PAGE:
Powering this lithe beauty from under that long, sweeping bonnet is a 3 litre inline-6 BMW TwinPower Turbo gasoline engine dishing out 306 bhp of power at 5,800 rpm and 400 Nm of peak torque spread between an incredibly wide rev-band of 1,300-5,000 rpm. Performance from this sporty machine is top notch, with 0-100km/h dispatched in about 5 seconds while top speed is electronically limited to 250 km/h. Official fuel economy figure is above 10kmpl, but expect a much smaller figure if you drive this car the way it’s meant to be driven.
The 3 litre twin turbo engine embodies BMW's engineering perfection. Throttle response is strong across the entire rev-range
The engine, positioned at the front is driven via the rear wheels. Transmission duties are taken care of by the 7 speed DCT dual clutch transmission offering lightening quick shifts. You may allow the car to shift automatically, or shift manually via the paddle-shifters mounted behind the steering wheel. Manual shifts can also be accomplished using the drive selector, by slotting the lever towards left. The Z4 offers Comfort, Sport and Sport Plus modes to choose from. While the former two offer a varying degree of engine response, transmission shift points and steering feedback, the third option turns off the electronic nanny (traction control) to let you slide the RWD machine around bends, if you so wish.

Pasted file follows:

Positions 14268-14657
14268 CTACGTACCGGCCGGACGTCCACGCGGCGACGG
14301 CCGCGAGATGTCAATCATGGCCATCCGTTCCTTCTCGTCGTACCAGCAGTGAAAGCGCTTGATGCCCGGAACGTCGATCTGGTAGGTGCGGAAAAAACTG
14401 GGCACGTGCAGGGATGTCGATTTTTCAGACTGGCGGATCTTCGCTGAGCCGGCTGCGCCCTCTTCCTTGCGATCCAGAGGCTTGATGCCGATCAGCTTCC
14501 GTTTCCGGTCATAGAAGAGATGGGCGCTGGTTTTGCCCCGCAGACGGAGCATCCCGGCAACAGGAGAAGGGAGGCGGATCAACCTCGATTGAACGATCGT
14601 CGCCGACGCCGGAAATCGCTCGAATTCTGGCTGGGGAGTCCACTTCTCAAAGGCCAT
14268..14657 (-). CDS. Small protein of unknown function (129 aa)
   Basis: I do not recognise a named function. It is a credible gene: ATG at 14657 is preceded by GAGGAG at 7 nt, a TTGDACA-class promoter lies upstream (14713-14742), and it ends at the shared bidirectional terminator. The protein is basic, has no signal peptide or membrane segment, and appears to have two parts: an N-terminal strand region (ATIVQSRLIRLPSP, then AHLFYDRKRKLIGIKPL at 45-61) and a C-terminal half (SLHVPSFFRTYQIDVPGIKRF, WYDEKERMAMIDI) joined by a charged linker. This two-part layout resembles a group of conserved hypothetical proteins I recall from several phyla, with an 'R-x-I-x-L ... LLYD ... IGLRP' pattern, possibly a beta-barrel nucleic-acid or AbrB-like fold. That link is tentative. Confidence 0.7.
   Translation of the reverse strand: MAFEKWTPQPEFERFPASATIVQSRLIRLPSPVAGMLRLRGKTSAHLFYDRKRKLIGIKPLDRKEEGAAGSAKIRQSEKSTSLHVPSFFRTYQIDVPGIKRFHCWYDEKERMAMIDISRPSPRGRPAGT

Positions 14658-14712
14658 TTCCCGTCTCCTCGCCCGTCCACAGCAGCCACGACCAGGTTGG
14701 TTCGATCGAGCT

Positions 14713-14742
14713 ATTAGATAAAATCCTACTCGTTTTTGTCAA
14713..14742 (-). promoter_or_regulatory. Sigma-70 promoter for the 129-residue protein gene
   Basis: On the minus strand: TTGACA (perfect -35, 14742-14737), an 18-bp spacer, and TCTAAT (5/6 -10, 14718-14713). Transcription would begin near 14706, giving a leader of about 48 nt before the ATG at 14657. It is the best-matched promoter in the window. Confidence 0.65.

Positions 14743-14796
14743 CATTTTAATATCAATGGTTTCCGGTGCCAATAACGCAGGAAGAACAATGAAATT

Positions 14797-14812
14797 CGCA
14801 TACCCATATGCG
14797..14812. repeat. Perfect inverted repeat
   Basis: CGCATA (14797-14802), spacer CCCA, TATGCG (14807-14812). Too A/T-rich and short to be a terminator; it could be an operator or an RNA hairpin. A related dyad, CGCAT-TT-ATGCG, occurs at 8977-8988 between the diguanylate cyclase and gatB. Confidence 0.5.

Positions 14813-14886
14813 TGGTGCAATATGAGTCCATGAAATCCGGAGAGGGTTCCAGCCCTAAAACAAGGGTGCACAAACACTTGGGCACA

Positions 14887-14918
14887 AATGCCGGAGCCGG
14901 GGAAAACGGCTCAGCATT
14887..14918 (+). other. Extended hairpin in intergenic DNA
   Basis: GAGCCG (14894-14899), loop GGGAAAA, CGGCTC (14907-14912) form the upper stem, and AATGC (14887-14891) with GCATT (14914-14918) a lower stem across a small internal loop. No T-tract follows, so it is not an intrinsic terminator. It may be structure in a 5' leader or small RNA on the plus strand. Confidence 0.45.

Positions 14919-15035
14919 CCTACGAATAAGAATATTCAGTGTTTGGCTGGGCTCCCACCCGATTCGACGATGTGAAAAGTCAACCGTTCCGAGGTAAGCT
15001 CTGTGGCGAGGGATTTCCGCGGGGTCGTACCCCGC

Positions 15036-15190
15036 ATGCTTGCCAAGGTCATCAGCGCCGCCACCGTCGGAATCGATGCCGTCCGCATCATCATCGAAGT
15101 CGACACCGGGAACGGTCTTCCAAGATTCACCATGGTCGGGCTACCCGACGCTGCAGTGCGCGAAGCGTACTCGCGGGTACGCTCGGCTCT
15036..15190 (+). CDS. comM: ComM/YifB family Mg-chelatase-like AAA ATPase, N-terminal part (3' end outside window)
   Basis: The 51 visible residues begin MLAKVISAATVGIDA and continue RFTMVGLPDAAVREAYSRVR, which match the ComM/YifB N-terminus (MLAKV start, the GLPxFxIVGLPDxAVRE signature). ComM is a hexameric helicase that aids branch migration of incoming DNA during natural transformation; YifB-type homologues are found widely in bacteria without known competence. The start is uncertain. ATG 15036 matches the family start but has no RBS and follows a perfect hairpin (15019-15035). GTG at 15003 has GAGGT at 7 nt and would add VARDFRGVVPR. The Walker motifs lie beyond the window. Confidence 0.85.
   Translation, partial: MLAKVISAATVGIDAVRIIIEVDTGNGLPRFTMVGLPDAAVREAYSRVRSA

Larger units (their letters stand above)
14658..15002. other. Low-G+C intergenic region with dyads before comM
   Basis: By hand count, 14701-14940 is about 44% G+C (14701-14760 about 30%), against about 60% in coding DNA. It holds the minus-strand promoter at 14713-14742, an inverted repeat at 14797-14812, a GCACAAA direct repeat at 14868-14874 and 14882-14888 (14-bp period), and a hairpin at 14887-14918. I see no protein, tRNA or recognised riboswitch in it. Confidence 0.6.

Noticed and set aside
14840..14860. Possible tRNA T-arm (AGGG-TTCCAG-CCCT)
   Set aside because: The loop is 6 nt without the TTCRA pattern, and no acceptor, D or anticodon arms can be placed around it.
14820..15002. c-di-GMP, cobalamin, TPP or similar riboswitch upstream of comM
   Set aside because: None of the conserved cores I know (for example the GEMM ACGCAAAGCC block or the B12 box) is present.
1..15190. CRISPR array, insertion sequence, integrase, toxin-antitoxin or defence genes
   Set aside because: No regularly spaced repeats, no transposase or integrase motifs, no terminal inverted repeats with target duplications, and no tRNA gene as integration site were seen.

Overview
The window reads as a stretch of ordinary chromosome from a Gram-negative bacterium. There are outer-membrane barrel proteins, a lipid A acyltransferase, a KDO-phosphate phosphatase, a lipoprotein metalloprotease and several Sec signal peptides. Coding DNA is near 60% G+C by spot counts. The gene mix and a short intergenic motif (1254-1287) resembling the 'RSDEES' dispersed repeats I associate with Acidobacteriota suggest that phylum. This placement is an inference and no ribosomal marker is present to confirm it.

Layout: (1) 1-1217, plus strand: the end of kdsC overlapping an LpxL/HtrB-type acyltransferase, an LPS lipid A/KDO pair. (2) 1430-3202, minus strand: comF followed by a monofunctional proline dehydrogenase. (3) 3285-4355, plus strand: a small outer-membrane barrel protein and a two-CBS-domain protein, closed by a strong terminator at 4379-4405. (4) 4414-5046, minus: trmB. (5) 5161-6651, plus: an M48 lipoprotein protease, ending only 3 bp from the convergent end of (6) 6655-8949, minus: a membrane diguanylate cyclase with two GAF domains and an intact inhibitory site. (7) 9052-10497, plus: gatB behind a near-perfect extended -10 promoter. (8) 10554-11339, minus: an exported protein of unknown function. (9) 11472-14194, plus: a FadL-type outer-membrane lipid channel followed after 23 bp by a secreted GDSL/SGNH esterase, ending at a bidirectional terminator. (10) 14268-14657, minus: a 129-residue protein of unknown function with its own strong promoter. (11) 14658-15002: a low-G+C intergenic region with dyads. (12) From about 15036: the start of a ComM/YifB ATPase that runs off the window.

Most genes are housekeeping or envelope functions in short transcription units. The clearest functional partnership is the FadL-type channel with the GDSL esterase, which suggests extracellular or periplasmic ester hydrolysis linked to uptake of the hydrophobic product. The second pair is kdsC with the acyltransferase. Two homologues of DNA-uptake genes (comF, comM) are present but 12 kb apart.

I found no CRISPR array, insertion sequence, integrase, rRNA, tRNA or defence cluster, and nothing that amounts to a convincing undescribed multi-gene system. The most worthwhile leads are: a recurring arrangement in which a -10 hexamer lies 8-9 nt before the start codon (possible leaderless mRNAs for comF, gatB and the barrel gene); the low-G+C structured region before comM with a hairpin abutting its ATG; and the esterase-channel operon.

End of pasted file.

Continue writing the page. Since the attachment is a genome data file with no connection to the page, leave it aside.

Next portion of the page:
Ride and handling
With space to seat only two and a very small trunk, the Z4 isn’t the most comfortable car you’d find to ferry yourself around. It is, however, a riot to drive and if you find yourself a smooth, twisty stretch of tar, you’d have reached pretty close to what’s termed as motoring nirvana for many.
The boot is good enough for a roadster at 310 litres with the roof up, though it shrinks down to 180 litres after swallowing the tin-top